This is not my story. But, am mighty glad it ain’t.
If you haven’t been to Milimani Law Courts, it’s a place that draws out the serious, sober bit.
We are in court for a hearing on a burglary case. It’s a default hearing, so, we are at the back of the court room. We get to sit through oddball corruption and murder cases, some of which I’ve seen make angry Twitter threads.
We hear cases that make our case seem like chicken feed.
I was particularly in awe of the presiding judge. It’s almost bipolar how she’d shift from dismissing cases to handing out death and life in prison sentences.
Just before our case is called, a Police Inspector – in uniform – comes in. Shortly, a tall guy in a fitting Italian suit follows. He’s a junior prosecutor at the court. They had a Driving Under Influence (DUI) hearing scheduled.
The accused driver is an old guy, in a ruffled coat and a slouching gait. He wobbles to the defendants table, silently. The prosecutor leads the Inspector through a practiced litany of why he’d seen it fit to pull over the driver, on Kiambu Road.
The Inspector intimates that the driver was a known prior offender. He says he’d seen him miss the yellow line a few times on the run just past the DCI Headquarters. The driver then, in the cop’s opinion, failed, or at least did not pass the sobriety test.
All this while, the accused just stands there with an expression of someone who’d rather be tending goats.
When I ask, I’m told this hearing is to establish if probable cause existed to proceed.
The Italian-suited prosecutor looks over at the defendant and in the most dramatic, haughty and contemptuous tone, asks:
“Do YOU have any questions?”
The lady judge affords the man a few moments, and in the last possible second before she drops the gavel, the old man speaks up.
“Yes, Your Honor, I have a few questions.”
It gets interesting.
The slouching old man, suddenly draws himself up, clears his throat, and in a voice that could silence opinionated television political analysts, says:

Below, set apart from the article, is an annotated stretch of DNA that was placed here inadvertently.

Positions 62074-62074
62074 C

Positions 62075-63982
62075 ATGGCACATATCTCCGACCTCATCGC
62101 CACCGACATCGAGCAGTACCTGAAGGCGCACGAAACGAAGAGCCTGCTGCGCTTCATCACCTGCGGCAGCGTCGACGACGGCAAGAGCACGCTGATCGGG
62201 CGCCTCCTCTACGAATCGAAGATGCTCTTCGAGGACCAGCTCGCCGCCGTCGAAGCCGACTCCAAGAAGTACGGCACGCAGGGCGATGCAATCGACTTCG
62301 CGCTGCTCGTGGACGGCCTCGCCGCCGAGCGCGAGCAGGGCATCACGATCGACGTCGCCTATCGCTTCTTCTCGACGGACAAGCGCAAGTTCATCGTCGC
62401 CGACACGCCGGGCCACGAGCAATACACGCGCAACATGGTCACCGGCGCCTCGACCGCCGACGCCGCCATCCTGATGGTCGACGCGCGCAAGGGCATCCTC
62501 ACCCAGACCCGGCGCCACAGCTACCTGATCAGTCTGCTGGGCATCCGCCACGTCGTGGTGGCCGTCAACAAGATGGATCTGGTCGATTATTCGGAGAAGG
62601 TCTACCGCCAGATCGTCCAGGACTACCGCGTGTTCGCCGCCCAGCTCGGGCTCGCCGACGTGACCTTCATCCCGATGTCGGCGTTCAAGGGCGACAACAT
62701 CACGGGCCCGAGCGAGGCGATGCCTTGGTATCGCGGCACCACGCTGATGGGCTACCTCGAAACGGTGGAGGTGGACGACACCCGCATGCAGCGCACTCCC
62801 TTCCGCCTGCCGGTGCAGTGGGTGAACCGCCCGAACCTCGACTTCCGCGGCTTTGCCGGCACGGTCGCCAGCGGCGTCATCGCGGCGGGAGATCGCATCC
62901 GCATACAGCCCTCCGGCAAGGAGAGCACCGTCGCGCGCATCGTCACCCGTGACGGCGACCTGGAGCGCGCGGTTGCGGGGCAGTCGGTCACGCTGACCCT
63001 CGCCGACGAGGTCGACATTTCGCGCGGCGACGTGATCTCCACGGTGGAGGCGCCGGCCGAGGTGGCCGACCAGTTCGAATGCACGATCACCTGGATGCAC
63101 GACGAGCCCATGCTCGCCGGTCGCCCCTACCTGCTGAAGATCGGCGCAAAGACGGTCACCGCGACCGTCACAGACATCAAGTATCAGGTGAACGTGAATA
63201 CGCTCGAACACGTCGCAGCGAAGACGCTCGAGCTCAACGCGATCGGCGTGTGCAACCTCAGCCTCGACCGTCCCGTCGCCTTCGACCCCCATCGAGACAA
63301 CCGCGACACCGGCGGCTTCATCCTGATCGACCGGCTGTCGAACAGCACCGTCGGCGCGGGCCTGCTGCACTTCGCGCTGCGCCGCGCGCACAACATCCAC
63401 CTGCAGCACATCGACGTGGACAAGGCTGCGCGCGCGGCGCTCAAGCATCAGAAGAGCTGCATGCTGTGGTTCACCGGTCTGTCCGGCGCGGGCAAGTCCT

“Deputy, did I hear you state that you pulled the defendant over because you recognized him as a prior offender, and because he crossed over the yellow line once or twice?”
The prosecutor and the judge suddenly take notice, and a trace of concern steals across the prosecutor’s face. The defendant assumes the third person narration, and is visibly confident enough in front of a Judge.
The Deputy thinks for a second, and replies:
“Well, yes, defendant. That’s you, Mwaniki. Two years ago, you had a similar DUI conviction, and you are a regular in several pubs on Thika Road.”
“So, the Defendant’s history of a DUI conviction was a contributing factor in your determination as to whether to pull him over or not?”
The Inspector nods, and, in a less convincing voice replies:
“Yes, or course it was.”
The defendant continues:
“Since you stopped me in the middle of the day, and as your report says,” here Mwaniki holds up a copy of his charges, “nowhere near any of my regular pubs on Thika Road, Inspector, would you say your knowledge of the defendant’s prior conviction was a significant contributor in your decision to pull the defendant over?”
The inspector, now not as cocky, sputters out:
“I just said it was.”
Mwaniki looks at the attentive judge up on her desk.
“So, had you not known who the driver was, there was little chance that you would have pulled the vehicle over based upon the driver’s behavior. Is that a correct characterization?”
The Inspector pauses for a second, and says: “Yes”.
Mwaniki turns to the Judge, and says:
“Your Honor, I move to dismiss these charges as the State has failed to field a prima facie case. Their witness cannot provide articulable probable cause.”
Unexpectedly, for a judge who just dished out a decade-long sentence barely half an hour back – and before the junior prosecutor could tell what’s happening – the judge nods, and says:
“Mwaniki, I get your impression. The Inspector wouldn’t have pulled you over had he not known you were the driver. There’s no probable cause. The DUI case dismissed. However, if in retrospect you weren’t under influence and weaved over the yellow line, that’s an offence. The court fines you ONE HUNDRED shillings. If you can pay, you are free to leave.”
Mwaniki resumes his old man persona and limps out of the courtroom. No orderly even escorts him to the cash offices.
I later learn that Mwaniki had lost his wife a couple of years prior, and presently in treatment for depression. He’d been a reputable criminal defense attorney.
Good for him.
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